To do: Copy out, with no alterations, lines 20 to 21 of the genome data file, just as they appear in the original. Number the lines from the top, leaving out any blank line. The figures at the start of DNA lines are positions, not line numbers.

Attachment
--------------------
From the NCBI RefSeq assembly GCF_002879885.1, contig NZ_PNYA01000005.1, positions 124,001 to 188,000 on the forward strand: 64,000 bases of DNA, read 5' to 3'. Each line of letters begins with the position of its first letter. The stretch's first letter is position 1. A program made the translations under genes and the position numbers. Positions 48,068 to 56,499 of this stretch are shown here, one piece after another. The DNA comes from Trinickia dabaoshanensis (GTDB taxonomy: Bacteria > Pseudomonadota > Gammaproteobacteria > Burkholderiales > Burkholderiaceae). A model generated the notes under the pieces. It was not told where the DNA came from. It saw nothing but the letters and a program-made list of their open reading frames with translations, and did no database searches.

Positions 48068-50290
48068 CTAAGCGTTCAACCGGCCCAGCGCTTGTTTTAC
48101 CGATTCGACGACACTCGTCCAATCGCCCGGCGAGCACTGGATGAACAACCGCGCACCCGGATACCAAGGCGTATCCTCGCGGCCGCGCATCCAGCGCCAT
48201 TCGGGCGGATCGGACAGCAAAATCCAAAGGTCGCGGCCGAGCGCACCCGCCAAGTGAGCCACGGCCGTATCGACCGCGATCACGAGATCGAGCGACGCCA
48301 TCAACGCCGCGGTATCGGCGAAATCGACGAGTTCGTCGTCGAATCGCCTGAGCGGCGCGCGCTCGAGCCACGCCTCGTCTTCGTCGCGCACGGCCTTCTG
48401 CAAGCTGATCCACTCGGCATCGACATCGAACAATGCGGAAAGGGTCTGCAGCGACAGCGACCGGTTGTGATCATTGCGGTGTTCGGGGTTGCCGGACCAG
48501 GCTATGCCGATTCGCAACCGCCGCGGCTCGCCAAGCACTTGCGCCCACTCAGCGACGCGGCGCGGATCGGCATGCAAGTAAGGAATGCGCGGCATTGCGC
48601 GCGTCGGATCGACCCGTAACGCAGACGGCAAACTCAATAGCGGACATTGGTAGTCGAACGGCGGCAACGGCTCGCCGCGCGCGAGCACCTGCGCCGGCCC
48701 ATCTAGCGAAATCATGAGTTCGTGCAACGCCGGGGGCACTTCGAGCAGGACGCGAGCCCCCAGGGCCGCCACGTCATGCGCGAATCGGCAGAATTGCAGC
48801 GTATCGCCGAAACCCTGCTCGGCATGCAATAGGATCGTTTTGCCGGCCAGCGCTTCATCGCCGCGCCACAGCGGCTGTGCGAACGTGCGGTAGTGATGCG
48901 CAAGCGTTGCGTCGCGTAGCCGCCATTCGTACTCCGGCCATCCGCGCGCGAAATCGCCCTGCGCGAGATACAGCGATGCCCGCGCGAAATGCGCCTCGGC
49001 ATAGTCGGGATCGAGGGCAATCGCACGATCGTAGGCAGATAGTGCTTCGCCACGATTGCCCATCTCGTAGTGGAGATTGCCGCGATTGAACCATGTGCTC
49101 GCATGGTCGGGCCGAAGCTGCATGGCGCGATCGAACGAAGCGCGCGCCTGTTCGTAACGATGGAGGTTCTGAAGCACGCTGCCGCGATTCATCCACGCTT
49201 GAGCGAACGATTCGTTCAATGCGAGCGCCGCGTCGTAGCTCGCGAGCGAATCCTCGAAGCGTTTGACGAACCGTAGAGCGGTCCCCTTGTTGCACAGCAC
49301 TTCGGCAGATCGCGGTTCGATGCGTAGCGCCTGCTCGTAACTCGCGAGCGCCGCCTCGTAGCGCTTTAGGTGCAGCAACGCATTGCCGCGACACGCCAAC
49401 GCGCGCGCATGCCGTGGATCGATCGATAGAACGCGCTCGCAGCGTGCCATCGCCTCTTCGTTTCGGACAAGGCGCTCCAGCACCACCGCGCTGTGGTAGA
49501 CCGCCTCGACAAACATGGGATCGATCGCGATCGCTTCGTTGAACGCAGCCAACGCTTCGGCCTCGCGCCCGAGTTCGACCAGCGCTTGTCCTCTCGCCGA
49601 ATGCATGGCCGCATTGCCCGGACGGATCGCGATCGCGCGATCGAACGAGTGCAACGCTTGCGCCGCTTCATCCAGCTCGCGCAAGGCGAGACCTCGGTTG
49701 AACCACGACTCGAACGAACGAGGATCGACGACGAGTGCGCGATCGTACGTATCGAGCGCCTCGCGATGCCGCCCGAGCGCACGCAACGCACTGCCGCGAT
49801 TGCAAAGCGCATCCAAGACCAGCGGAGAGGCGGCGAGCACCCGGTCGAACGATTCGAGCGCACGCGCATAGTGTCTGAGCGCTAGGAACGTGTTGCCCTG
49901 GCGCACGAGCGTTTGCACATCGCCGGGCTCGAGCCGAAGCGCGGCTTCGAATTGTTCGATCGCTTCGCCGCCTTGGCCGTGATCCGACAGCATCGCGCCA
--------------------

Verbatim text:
49701 AACCACGACTCGAACGAACGAGGATCGACGACGAGTGCGCGATCGTACGTATCGAGCGCCTCGCGATGCCGCCCGAGCGCACGCAACGCACTGCCGCGAT
49801 TGCAAAGCGCATCCAAGACCAGCGGAGAGGCGGCGAGCACCCGGTCGAACGATTCGAGCGCACGCGCATAGTGTCTGAGCGCTAGGAACGTGTTGCCCTG